Photo: Daniel Goodman / Business Insider
Since Occupy Wall Street started camping out in Zuccotti Park, and since the movement started spreading like wildfire across the globe, everyone is talking about inequality in America.Now the Congressional Budget Office is adding their voice to the conversation with a report called Trends in the Distribution of Household Income Between 1979 and 2007. Click on the link for the full report.
Bottom line, from 1979 to 2007 average household income in the United States grew by 62%, but the rich are the ones who benefitted from that growth. Those on the bottom barely felt a thing (from the report):
- For the 1 per cent of the population with the highest income, average real after-tax household income grew by 275 per cent between 1979 and 2007.
- For others in the 20 per cent of the population with the highest income (those in the 81st through 99th percentiles), average real after-tax household income grew by 65 per cent over that period, much faster than it did for the remaining 80 per cent of the population, but not nearly as fast as for the top 1 per cent.
- For the 60 per cent of the population in the middle of the income scale (the 21st through 80th percentiles), the growth in average real after-tax household income was just under 40 per cent.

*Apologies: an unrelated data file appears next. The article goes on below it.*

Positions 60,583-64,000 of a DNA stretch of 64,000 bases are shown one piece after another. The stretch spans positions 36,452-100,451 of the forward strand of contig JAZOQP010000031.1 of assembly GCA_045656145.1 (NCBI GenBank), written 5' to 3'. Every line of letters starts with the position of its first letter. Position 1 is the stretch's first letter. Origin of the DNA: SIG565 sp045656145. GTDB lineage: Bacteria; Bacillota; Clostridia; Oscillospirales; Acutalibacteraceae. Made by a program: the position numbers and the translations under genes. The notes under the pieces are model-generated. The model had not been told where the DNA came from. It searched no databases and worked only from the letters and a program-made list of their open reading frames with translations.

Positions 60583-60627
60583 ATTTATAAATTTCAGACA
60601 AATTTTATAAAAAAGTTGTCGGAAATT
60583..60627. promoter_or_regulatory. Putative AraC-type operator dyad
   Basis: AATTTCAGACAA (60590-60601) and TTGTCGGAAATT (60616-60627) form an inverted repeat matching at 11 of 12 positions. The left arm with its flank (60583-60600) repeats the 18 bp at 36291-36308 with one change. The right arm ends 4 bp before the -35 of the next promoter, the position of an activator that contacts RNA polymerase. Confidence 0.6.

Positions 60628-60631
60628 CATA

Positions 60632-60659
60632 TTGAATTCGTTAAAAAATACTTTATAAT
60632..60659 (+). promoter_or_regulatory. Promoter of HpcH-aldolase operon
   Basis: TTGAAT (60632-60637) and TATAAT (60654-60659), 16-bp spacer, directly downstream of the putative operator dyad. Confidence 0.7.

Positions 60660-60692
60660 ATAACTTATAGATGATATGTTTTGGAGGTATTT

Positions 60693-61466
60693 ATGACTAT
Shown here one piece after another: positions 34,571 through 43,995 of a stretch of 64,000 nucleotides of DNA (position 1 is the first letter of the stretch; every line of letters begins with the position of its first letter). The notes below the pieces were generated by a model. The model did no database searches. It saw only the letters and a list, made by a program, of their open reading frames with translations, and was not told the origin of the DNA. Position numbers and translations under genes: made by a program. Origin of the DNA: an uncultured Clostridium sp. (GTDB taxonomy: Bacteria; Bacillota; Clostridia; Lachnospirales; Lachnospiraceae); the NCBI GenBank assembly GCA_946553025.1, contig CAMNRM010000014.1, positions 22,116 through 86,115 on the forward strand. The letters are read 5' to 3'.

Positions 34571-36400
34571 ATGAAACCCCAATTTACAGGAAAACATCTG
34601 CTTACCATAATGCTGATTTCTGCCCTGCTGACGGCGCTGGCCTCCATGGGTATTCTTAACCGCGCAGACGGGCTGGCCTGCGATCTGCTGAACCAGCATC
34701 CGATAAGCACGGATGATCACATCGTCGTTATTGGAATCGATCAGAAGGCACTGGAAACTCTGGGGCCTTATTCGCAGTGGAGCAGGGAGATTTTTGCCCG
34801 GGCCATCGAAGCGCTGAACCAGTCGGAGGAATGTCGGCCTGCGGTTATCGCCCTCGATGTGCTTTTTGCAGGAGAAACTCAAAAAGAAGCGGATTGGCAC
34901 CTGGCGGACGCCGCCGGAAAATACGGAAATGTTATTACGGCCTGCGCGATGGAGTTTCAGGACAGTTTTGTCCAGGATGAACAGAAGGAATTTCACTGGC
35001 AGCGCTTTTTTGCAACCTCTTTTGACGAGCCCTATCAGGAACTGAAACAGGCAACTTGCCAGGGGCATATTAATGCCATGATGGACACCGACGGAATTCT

- For the 20 per cent of the population with the lowest income, average real after-tax household income was about 18 per cent higher in 2007 than it had been in 1979.
Here’s another shocking fact: From 2005 to 2007, the after-tax income received by the top 20% of Americans alone was more than the rest of the 80% altogether.
Now here’s why:
The CBO says the main reason why after tax-income has become so unequal, is that market income (income before government transfer, taxes etc.) became heavily concentrated in the hands of the upper class.
There are two reasons for that.
- “One was an increase in the concentration of each source of market income, which consists of labour income (such as cash wages and salaries and employer- paid health insurance premiums), business income, capital gains, capital income, and other income. All of those sources of market income were less evenly distributed in 2007 than they were in 1979.”
- And the other —”From the Between 1979 and 2007, the share of income coming from capital gains and business income increased, while the share coming from labour income and capital income decreased.”
Basically, the businesses and ways to make money became concentrated in the hands of a few. And labour stopped making much money at all. The result is that a lot of people are left with only a little.
And while market income distribution is the major factor, our tax policies played a significant role as well. According to the report, from 1979 to 2007 the federal tax the federal tax rate fell by a small amount because income taxes were lowered. The government started collecting more revenue from payroll taxes, and who does that effect? Wage earners.
The specific result of that policy is that the richest Americans saw their income increase by 43% from 1979 to 2007. The top 1% saw their income almost double. The people at the bottom started collecting only about 5% of all income made in America.
These aren’t easy figures to swallow. And its even more dramatic when you look at these three simple charts.
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